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LAND APPLICATION OF BEEF FEEDYARD EFFLUENT TO FORAGE SORGHUM AND WINTER WHEAT
Published by the American Society of Agricultural and Biological Engineers, St. Joseph, Michigan www.asabe.orgCitation: Pp. 099-106 in the Ninth International Animal, Agricultural and Food Processing Wastes Proceedings of the 12-15 October 2003 Symposium (Research Triangle Park, North Carolina USA), Publication Date 12 October 2003. 701P1203.(doi:10.13031/2013.15239)
Authors: M. B. Rhoades, D. B. Parker, J. M. Sweeten, N. A. Cole, and M. S. Brown
Keywords: land application, beef cattle, feedyard, effluent, wheat, sorghum, nutrients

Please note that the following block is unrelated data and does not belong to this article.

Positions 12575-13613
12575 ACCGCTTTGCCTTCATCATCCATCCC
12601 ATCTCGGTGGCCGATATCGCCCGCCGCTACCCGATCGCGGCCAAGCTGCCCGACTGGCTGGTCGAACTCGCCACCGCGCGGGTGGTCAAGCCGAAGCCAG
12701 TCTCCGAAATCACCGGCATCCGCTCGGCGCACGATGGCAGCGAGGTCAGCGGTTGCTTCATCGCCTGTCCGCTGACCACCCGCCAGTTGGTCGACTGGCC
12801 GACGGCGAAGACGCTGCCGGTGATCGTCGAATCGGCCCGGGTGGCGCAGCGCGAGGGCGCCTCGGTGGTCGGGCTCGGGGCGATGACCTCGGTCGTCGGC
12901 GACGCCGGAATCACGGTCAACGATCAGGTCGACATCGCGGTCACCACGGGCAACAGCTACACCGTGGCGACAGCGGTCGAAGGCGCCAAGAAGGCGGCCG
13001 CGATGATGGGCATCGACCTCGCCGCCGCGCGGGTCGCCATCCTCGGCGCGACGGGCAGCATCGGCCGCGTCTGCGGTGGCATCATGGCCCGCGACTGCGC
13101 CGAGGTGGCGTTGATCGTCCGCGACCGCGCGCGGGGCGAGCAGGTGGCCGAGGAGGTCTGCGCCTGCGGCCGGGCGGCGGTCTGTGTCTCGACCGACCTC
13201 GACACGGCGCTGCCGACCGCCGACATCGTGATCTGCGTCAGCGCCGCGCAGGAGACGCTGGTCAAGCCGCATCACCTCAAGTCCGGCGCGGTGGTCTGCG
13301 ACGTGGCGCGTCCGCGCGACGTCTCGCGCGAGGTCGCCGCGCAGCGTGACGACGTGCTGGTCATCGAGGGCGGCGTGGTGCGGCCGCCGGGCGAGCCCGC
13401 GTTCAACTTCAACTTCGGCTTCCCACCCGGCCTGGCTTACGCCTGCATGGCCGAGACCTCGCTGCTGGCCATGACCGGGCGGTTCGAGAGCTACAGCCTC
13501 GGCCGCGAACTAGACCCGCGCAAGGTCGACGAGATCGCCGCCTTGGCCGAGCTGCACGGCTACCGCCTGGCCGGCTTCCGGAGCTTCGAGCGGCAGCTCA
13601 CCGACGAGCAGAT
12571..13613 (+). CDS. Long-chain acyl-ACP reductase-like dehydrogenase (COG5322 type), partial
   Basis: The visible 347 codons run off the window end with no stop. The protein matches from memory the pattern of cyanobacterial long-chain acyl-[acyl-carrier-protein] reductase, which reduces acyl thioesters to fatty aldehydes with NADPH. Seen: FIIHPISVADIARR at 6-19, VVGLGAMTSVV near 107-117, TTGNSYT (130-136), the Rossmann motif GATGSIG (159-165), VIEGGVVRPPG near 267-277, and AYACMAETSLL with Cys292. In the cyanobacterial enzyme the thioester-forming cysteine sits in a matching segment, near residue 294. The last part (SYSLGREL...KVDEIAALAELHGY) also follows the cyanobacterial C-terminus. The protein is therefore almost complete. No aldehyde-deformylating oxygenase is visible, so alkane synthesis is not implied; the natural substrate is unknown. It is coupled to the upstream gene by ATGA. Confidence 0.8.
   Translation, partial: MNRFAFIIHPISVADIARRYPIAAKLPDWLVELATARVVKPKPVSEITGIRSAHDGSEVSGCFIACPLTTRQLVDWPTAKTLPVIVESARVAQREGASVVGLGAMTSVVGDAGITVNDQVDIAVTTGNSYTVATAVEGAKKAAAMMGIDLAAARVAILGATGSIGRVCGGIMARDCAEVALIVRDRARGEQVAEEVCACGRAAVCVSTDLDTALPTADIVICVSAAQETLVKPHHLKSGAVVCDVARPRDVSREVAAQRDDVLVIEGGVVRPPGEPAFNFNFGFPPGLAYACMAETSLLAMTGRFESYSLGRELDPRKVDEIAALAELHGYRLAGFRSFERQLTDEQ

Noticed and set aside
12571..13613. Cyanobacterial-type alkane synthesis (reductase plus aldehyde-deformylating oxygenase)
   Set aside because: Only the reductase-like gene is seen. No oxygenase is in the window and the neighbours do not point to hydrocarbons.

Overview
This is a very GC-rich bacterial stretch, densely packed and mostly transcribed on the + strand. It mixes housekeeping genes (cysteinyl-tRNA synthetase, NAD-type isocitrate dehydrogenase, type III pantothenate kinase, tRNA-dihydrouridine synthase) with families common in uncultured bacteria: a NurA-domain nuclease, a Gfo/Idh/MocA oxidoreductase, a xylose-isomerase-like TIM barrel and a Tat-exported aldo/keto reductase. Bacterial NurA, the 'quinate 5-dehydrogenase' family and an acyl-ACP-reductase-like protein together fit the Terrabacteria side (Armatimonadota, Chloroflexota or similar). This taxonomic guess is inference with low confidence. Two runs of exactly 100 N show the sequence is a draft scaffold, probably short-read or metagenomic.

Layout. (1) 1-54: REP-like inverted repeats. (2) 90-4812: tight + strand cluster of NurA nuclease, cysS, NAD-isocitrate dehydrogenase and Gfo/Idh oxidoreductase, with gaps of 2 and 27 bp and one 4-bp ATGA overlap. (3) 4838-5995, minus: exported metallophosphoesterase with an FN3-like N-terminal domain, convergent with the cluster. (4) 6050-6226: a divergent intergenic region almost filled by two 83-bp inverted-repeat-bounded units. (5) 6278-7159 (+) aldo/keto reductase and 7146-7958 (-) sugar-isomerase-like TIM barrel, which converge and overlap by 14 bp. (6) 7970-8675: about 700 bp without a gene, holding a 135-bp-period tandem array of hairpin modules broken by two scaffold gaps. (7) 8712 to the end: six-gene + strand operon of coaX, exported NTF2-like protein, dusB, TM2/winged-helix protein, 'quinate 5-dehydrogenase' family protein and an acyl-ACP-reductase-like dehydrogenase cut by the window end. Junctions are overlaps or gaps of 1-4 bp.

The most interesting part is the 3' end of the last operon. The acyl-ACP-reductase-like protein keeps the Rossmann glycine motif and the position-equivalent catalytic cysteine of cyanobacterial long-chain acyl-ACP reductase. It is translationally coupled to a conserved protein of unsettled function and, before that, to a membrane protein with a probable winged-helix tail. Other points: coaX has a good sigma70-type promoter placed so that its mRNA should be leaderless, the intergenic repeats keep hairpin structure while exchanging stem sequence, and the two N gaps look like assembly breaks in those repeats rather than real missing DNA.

CAFO's feed approximately seven million head of cattle annually in the Texas High Plains. Regulations require that all runoff from precipitation be contained and disposed to land. Feedlot runoff was applied to 27 plots of winter wheat and forage sorghum over 24 months at the USDA Conservation and Production Research Laboratory located at Bushland, Texas. Winter wheat and forage sorghum were planted and grown for hay. Runoff was applied by flood irrigation onto level borders. Rates applied were as follows: 0 cm/cropping season (TRT 1, control), 25 cm (TRT 2) and 50 cm (TRT 3). Cropping rotations of sorghum-fallow (SF), wheat-fallow (WF) and sorghum-wheat (SW) (two crops/year) were used for each TRT. Plots were irrigated every two weeks after plant emergence until the appropriate amount of effluent was obtained. Above ground biomass samples were collected and allowed to air dry for three weeks, after which they were ground mixed and sent to the laboratory for analysis. Soil samples were collected before planting and after harvest and analyzed at the laboratory. Effluent samples were collected three times during each irrigation, composited, and analyzed. TRT 3 SW had the greatest total yield (28, 564 kg/ha) followed by WF (19,153 kg/ha) and SF (14,337 kg/ha). Residual soil nutrient concentrations were more dependent on initial nutrient concentrations than on effluent application or cropping rotations. Residual soil N was 70% dependent on initial N, while residual soil P was 56% dependent on initial P.(Download PDF) (Export to EndNotes)